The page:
Although she lives a modern lifestyle, she is still grounded in traditional family values,
always putting loved ones first.
‘Otherism’ – She lives her life in consideration of others with a deep sense of humility and empathy,
always supporting people any way she can.
She has a silent presence, which doesn’t reveal everything and always maintains composure in times of conflict.
She has a strong sense of identity and integrity and builds her life on these foundations.
Support women on Tahrir Sqaure
Write to the government of Egypt asking it to protect women’s personal and political rights.
International women’s human rights organisation Equality Now, in partnership with Egyptian women’s rights activists, is calling on the government of Egypt to take concrete steps to protect women’s personal and political rights in Egypt.
Specifically, they have issued a call to action to urge President Morsi to stop sexual violence and intimidation tactics against women advocating for their rights; investigate and prosecute sexual assaults reported by women; and develop processes for the comprehensive inclusion of women’s voices in all governmental processes.
According to a report of testimonies compiled by the Egypt-based New Woman Foundation, Nazra for Feminist Studies and the El-Nadeem Center for Rehabilitation of Victims of Violence and Torture, more than 20 women were attacked on 25 January 2013 alone in and around Tahrir Square.
Hania Moheeb, an Egyptian journalist who was assaulted in Tahrir, told Equality Now: “In a few seconds the men who were all yelling with words that gave the impression they wanted to help me, started very quickly to use tens of hands over my body, stripping me from my clothes then violating the private parts of my body very aggressively.”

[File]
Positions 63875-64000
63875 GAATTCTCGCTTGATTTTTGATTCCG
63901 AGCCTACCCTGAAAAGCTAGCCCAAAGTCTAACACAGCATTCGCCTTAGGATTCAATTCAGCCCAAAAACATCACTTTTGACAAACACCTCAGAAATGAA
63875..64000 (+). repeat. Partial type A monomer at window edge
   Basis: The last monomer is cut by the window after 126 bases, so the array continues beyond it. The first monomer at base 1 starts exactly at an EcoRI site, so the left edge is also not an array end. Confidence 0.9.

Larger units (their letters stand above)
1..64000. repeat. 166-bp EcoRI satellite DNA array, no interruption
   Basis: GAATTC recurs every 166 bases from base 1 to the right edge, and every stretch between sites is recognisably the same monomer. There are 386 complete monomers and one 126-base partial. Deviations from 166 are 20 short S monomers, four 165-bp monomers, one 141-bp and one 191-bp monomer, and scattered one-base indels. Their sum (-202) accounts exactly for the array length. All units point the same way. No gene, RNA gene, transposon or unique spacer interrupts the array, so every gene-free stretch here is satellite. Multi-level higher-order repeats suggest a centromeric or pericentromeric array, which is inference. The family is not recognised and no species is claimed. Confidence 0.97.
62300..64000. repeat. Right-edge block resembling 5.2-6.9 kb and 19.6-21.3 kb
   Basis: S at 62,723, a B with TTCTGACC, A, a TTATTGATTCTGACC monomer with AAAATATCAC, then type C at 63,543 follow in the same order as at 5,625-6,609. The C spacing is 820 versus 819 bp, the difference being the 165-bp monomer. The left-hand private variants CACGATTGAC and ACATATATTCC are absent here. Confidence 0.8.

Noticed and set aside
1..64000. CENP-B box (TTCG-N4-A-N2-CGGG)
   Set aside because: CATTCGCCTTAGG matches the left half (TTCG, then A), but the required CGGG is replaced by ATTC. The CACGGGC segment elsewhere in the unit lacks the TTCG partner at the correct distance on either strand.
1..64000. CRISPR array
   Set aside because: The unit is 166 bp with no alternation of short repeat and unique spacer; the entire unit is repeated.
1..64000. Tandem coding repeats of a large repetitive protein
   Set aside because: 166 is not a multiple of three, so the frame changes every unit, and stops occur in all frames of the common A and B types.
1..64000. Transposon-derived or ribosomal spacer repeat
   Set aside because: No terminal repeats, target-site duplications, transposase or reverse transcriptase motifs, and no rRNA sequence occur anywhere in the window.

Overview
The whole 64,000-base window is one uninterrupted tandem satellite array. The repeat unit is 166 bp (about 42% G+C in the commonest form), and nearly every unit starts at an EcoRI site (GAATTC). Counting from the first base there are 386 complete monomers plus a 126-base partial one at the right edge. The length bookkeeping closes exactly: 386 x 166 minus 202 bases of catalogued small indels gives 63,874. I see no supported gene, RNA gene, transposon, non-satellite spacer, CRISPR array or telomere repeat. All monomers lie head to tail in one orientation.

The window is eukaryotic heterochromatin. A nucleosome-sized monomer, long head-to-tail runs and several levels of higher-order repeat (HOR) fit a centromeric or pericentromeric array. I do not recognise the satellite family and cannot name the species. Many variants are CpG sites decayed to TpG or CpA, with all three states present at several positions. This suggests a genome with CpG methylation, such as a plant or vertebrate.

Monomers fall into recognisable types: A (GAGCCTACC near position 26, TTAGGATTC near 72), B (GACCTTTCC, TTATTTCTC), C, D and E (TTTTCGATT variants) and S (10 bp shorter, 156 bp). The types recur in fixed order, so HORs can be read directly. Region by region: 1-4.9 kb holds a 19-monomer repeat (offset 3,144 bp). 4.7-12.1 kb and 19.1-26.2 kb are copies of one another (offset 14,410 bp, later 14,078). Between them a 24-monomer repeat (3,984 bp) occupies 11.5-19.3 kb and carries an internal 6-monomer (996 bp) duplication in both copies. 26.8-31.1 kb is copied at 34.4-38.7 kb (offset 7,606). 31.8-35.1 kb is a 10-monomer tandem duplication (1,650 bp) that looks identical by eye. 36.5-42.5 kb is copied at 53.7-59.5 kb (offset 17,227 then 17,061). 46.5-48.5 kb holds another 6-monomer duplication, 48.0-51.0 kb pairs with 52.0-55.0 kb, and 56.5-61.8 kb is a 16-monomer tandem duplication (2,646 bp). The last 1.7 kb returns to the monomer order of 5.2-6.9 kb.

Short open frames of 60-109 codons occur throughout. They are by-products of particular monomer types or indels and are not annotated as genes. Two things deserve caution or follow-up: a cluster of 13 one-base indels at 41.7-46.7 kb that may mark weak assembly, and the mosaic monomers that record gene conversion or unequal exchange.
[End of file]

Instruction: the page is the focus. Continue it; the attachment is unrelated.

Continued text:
She explained that authorities tried to persuade her to file a police report “later” and it was only when her husband called human rights defenders to come and support her that the police took her statement.
In an interview with Al-Jazeera, she said: “What happened to me was political, was organized, was systematic and definitely paid for by certain political groups who want to keep women away from the streets.”
Since the revolution of early 2011, women, including women’s rights activists, continue to pay a steep price for demanding their rights.
Seemingly organised mobs have been actively seeking out and attacking women campaigning in public spaces.
Testimony from women and men who have gone to Tahrir Square to peacefully advocate for an inclusive and representative government exposes how women have been mauled by gangs, possibly coordinated by government officials, which they believe are aimed at discouraging women’s participation and silencing their voices.
Recent reports state that President Morsi has begun a new “Initiative to support the Rights and Freedoms of the Egyptian Women,” which includes addressing sexual harassment.
Many members of the National Council for Women and other Egyptian women’s right activists, however, boycotted the inauguration of the initiative because they see it as a purely political move.
Equality Now and partners will be following the Initiative’s development closely in the hope that it prioritises taking action on the fundamental issue of violence against women.
But in the meantime, please write to the Egyptian authorities.
Write and urge them to stop the sexual violence and intimidation tactics being perpetrated against women advocating for their rights; to properly investigate and fully prosecute any sexual assault whether occurring in public or in private and to develop processes for the comprehensive inclusion of women’s voices in all governmental and administrative processes.
To view a template letter and to see who to send it to, click here.